On one of my many visits to my Nan, who was born in 1933, we began talking about her youth. In recounting earlier years of her life she remarked about how much pressure there was to always look perfect. She said this while eyeballing the messy bun atop my head (which was on-trend thank you Nan). I have always found this aspect of life in the 1950s and 60s is oft-lamented by women of younger generations: that image was always pristine, that women always looked elegant and put-together. This is of course, a superficial interpretation of what it was really like for women and is but one facet covered in the sumptuous new book from Te Papa Press, Real Modern: Everyday New Zealand in the 1950s and 1960s.
Full disclosure: the author Bronwyn Labrum is a former lecturer of mine and I can thank her for introducing me to (or at least giving a name to) the wonder of knowing people and societies through objects otherwise known as material culture studies. As Worn Through is a website that focuses on fashion I will, as hard as this is to do because the objects featured are so intriguing, focus this review on the clothing. If you do want to explore the featured objects a little further, click here and here.
Firstly, I need to say that this is a beautiful book, from the colour palette of soft pastels to the simplistic layout of text and photographs, I am suitably impressed. The chapters, instead of being organised chronologically are instead ordered by them with Chapter 3 being titled Daily Dressing. As with the preceding chapters, there is a general introduction before objects, and their stories, are explored in further depth including personal recollections from the owners of some of the objects. It was this chapter more than any other that gave me an overwhelming feeling of nostalgia which could be conceived as unusual given that I am about fifty years too young to have experienced any of these events first-hand. However, the vast majority of the clothing featured was manufactured, worn and owned by women, and I find the clothing familiar as they feature silhouettes that I have sought in various op-shop (thrift shop or charity shop to Northern Hemisphere readers) missions, they are silhouettes that my Nan and her sisters wore in their debutante photographs that I have seen hung in frames throughout the houses of the women in the older generations in my family. The knitted layettes made for newborns mentioned in the book are similar to those that were also distributed throughout my family by my mum who was a queen knitter, and the knitting manual for booties featured elsewhere in the book is something I have a copy of and have knitted out of for friend’s babies.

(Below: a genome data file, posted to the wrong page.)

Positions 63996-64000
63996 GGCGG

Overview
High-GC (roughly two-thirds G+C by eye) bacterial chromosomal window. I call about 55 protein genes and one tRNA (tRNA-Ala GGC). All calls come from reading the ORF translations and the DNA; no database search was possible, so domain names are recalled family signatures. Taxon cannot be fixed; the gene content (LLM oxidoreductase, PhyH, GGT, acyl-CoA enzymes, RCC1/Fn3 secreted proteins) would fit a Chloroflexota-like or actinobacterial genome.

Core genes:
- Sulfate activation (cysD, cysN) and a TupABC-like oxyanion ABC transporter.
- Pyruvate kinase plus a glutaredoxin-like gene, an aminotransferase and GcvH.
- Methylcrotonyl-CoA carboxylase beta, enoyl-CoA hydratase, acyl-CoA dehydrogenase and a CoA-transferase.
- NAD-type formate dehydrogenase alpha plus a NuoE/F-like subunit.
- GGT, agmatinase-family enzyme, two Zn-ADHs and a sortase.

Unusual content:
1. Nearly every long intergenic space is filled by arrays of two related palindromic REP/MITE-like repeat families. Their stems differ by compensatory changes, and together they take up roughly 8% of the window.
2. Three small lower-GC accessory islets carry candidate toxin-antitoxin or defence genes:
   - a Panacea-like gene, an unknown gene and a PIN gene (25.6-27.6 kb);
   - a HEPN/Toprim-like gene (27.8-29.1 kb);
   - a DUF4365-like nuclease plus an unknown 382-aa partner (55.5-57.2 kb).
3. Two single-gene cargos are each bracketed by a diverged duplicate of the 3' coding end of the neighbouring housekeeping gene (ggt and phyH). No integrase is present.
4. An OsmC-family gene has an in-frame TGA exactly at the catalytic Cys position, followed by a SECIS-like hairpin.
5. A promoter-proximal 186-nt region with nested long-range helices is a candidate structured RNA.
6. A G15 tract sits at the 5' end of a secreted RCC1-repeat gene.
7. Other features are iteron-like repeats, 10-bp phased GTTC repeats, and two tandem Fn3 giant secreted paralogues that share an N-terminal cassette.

Nostalgia can however, be a dangerous thing; it can be blinding and give a very subjective impression of what life was really like. This is tempered very well in Real Modern by the realism in the accompanying text. For example, I have always thought that women who wore pantyhose were so elegant in a way that I just can’t be bothered being, and so I often wear bare legs to work. In 1957 however, bare legs were not an option and schools often inspected girls uniforms to ensure that they were wearing the correct britches. Nostalgia be damned, I don’t want teaching staff inspecting my britches or those of my daughter!
Despite my suspicion of nostalgia as a vehicle for telling stories, Real Modern has provided me with a context to why my Nan judged my messy bun and why my Koro (grandfather) still dresses in his Sunday best whenever he needs to venture into town to do his business. As aforementioned, this is a sumptuous book full of beautiful objects. Though I have looked specifically at the chapter on fashion, clothing and accessories are featured throughout including within the many photographs that feature New Zealander’s going about their business. The way in which the museum and collection objects are juxtaposed with these photographs and historic text reinforce that these objects have had a life, they have stories connected with them just like those garments featured in the photographs. These images provide a depth of social context in a way that a passively displayed garment cannot and I am really happy that there is a significant mix of these images to provide profundity to the objects alongside the text and personal anecdotes. Labrum is an engaging writer and I was easily drawn into the past world that she managed to evoke. It of course helps that I have spent many hours listening to the older generations in my family regale me with their stories of youth but through Real Modern I have the chance to recreate their past when I am not around them.
A note on my column title: Kōrero Kākahu translates very literally from Māori to English as “talk of clothing” but can also be read as the stories gleaned from clothing or the stories that clothing holds. Future columns, particularly those that cover Māori content, may delve into this meaning a little deeper.